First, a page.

There are those who can work from home and those who can’t. I happen to be one of those who can’t.
Unlike some people who have tried and failed at the home-office routine, though, my problem wasn’t that I wasn’t working enough. My problem was that I was working too much.
I have a one-bedroom condo with a kitchen that opens onto a living/dining area, and since there’s no separate study or other work space, my office became my entire home, and vice versa. I could never get away from my computer - it just sat there on my dining table, glaring at me - day in, day out, plugged in and logged on all the time. I couldn’t even watch t.v. without sinking into paroxysms of guilt every time I so much as glanced in its direction. So, as my work hours increased and my productivity declined proportionately, I decided that, for the sake of my sanity as well as the enticing tax deduction, it was time to rent some cheap office space. As it happened, a friend who has her own design firm had a desk open, so last May I moved myself into a luxurious little office in Harvard Square, complete with air conditioning, a nifty workstation with a giant monitor, and some decidedly non-feline companionship.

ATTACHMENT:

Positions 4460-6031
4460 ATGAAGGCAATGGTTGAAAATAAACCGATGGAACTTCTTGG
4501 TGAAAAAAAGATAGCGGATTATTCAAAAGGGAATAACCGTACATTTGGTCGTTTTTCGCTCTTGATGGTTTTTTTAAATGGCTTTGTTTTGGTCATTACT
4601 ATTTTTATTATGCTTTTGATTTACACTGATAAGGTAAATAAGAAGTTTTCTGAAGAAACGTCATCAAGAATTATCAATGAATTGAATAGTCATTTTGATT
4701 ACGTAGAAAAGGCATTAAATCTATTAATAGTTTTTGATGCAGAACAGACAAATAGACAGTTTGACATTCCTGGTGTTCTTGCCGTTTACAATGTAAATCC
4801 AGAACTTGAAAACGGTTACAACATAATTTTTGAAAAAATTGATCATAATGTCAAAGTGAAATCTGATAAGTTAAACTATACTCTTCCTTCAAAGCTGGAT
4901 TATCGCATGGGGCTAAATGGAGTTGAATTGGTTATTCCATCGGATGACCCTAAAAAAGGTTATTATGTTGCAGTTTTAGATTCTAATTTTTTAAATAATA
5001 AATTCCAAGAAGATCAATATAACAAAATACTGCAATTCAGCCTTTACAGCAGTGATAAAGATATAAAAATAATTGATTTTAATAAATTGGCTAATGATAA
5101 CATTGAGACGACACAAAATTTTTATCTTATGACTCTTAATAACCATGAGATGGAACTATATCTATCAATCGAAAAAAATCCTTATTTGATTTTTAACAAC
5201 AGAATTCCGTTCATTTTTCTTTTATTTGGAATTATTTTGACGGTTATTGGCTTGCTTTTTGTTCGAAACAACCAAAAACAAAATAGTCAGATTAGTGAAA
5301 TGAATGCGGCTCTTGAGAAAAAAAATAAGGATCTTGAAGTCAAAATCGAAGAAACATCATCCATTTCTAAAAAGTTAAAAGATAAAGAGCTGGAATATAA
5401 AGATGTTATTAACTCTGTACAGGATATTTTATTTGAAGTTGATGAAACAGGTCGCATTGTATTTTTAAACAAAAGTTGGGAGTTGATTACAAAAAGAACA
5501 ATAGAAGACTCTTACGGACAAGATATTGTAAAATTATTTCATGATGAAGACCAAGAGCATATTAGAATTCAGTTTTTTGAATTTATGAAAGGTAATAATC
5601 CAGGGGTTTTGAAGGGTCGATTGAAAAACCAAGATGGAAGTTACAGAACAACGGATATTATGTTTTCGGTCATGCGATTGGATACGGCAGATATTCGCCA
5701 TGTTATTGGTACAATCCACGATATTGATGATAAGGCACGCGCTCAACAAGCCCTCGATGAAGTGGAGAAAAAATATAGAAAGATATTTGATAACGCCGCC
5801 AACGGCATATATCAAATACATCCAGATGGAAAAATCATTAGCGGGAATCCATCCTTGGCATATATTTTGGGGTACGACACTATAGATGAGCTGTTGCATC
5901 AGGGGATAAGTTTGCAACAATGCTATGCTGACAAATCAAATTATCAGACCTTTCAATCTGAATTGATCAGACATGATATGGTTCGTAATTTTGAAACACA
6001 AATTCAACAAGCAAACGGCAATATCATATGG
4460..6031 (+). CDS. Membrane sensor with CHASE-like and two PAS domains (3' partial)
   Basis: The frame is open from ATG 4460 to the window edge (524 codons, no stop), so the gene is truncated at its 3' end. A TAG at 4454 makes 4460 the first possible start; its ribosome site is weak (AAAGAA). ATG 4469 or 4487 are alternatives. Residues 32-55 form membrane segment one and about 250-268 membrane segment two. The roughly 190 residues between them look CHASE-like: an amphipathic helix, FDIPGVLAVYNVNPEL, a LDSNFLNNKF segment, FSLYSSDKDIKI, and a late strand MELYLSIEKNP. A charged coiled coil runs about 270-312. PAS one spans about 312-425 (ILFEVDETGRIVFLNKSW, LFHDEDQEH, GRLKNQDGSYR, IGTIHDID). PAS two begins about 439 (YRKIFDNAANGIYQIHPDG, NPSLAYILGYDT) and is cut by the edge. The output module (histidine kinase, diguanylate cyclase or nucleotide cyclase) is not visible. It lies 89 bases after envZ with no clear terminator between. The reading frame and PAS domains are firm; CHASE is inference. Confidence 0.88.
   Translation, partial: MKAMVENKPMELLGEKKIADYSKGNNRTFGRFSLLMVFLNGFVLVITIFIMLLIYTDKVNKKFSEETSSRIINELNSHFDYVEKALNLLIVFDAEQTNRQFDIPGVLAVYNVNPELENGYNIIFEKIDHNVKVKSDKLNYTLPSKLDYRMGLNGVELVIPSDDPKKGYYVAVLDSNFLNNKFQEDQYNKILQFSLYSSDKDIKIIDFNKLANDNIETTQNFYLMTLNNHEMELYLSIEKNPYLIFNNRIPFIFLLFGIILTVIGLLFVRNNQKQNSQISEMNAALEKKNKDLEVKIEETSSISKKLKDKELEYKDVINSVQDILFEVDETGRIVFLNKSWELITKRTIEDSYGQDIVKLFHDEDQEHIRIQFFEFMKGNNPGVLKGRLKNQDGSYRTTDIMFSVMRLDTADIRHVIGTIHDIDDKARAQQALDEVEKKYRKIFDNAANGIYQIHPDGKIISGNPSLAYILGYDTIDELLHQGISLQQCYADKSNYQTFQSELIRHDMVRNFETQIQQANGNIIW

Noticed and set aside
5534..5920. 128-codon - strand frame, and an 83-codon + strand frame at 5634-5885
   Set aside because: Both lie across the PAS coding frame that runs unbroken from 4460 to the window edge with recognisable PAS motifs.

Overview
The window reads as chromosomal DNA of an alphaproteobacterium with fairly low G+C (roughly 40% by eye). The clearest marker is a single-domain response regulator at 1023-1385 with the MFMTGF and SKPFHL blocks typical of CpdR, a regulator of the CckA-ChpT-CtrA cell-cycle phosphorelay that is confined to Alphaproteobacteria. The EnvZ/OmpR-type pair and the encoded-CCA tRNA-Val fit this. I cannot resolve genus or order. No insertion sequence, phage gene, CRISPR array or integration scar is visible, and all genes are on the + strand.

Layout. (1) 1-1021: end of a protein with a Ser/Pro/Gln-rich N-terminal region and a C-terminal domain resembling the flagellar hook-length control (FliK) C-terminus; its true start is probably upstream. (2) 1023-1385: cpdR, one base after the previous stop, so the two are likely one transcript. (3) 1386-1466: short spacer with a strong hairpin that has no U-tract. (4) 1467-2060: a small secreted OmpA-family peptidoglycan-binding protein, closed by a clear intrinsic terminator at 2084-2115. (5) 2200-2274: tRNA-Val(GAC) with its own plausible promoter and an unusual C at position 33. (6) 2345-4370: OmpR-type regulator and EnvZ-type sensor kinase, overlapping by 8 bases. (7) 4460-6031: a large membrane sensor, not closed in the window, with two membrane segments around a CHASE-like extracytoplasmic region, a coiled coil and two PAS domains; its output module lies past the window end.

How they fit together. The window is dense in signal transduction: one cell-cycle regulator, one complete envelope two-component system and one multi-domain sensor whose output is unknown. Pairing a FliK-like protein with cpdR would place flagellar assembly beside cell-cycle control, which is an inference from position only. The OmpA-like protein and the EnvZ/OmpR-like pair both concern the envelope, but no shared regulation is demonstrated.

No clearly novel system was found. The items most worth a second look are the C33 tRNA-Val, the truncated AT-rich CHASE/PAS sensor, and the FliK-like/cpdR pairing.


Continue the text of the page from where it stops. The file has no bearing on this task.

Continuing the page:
It seemed to be a dream come true.
Plus, I was working right across the street from Harvard! Where the intelligentsia frolic! I felt my IQ ratcheting upward the moment I stepped into the Square. Just thinking of the brilliant prose that would undoubtedly flow from my keyboard by sheer osmosis made me go all quivery with excitement. Everything about Harvard Square was bright, shiny, and smart to me. Even the homeless people peddling Spare Change on the streetcorners seemed more erudite than their counterparts on the other side of the river.
But it took less than a day for me to unearth the ugly little secret lurking just beneath this false veneer of genteel intellectualism.
Cambridge is a Pepsi Town.